(On November 2 the Church celebrates the Feast of All Souls, the Commemoration of the Faithful Departed. This is an essay that came to me last week, about beauty, life, impermanence, death, and eternal life.)
The air was crisp and cold as I arrived at work that day, a slight breeze that made my cheeks tingle. I shivered slightly and gazed upward as I exited my car, feeling awe as I glanced at the towering maple at the edge of the parking lot. Its shimmering gold and red leaves determinedly clinging to branches that extended like an extravagant and colorful awning over my vehicle.
At the end of the workday a still-blue sky greeeted me, but it was showing hints of dimming, and the breeze had stilled. Pausing at the door, I inhaled deeply and took in the feeling that comes from that certain scent of autumn. As I walked to my car, I noticed the carpet of fallen yellow leaves at my feet. Crunch, crunch, with each footfall, crunch crunch. CRUNCH. Must have been an acorn that time! It was as if nature had installed an early warning system, to alert my car to my presence.
Looking skyward, I found that the brilliantly colored canopy of maple that had captivated me earlier in the day was a bit more sparse. A bit?! All those leaves that seemed to tightly grip the branches a few hours earlier had finally accepted the decision to let go. The image of them floating down to the ground, like jewels cast from the hand of a generous monarch to the peasants at their feet. At that moment, all I could feel was sadness that the remarkable palette of color that has been spanning the sky for a few weeks was almost gone.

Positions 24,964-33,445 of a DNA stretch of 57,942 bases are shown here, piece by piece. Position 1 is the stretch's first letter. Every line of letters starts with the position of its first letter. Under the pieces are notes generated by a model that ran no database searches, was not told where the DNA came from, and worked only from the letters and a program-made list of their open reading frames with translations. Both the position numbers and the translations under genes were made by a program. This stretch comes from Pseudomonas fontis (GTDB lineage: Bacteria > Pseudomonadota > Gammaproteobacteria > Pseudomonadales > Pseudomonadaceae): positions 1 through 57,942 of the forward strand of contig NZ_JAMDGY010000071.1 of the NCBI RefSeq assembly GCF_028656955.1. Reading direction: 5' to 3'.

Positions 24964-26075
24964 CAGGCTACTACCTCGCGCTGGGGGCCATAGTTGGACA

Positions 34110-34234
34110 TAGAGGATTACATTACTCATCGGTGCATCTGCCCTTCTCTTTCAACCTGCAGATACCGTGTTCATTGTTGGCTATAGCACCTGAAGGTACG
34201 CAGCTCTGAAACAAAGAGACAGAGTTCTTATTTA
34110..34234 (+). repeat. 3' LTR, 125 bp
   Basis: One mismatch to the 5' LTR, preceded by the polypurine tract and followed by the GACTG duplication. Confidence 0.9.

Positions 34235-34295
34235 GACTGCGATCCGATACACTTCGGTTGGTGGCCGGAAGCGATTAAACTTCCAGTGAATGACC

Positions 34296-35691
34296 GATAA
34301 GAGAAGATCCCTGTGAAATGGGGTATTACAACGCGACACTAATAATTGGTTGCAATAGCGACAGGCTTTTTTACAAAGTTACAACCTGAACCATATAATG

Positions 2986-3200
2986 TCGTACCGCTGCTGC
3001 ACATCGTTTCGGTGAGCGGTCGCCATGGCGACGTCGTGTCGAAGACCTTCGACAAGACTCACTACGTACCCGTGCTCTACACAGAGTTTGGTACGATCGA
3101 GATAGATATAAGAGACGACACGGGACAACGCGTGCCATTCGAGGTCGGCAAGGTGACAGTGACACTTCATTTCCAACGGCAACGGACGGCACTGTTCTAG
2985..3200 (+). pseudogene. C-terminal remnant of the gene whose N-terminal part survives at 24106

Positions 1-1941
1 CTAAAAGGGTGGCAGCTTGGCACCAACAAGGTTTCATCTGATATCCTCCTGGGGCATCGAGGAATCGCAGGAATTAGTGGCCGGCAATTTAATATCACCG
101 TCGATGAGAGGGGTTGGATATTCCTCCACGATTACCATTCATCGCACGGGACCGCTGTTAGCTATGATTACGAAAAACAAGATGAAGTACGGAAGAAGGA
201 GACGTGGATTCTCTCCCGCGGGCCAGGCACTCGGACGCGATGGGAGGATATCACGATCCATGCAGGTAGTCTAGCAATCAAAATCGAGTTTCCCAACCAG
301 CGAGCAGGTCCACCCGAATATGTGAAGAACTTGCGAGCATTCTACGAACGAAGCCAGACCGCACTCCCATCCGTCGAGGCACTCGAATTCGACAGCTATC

Almost to my car, with fallen leaves fanning out in every direction underfoot, I heard the words these words in my heart:
Amen, amen, I say to you, unless a grain of wheat falls to the ground and dies, it remains just a grain of wheat; but if it dies, it produces much fruit. John 12:24
That gorgeous towering maple has been growing for more years than I can imagine. Once part of a forest, it remains, sitting at the edge of a church parking lot. The tree, God’s patient and loyal sentinel, continues to keep watch with patience and dignity.
My sense of sadness began to lift as I stood next to my car. The fallen leaves, like the grain of wheat, remind me of the impermanence of one aspect of life, and the eternity of all life. A sense of remarkable beauty, consolation and peace encompassed my being. Life into death into life.
In November the Church remembers its saints and its beloved deceased in a special way. I am grateful for the reminder of how death is a part of life, seen on that day through the lens of fallen leaves, and wheat.
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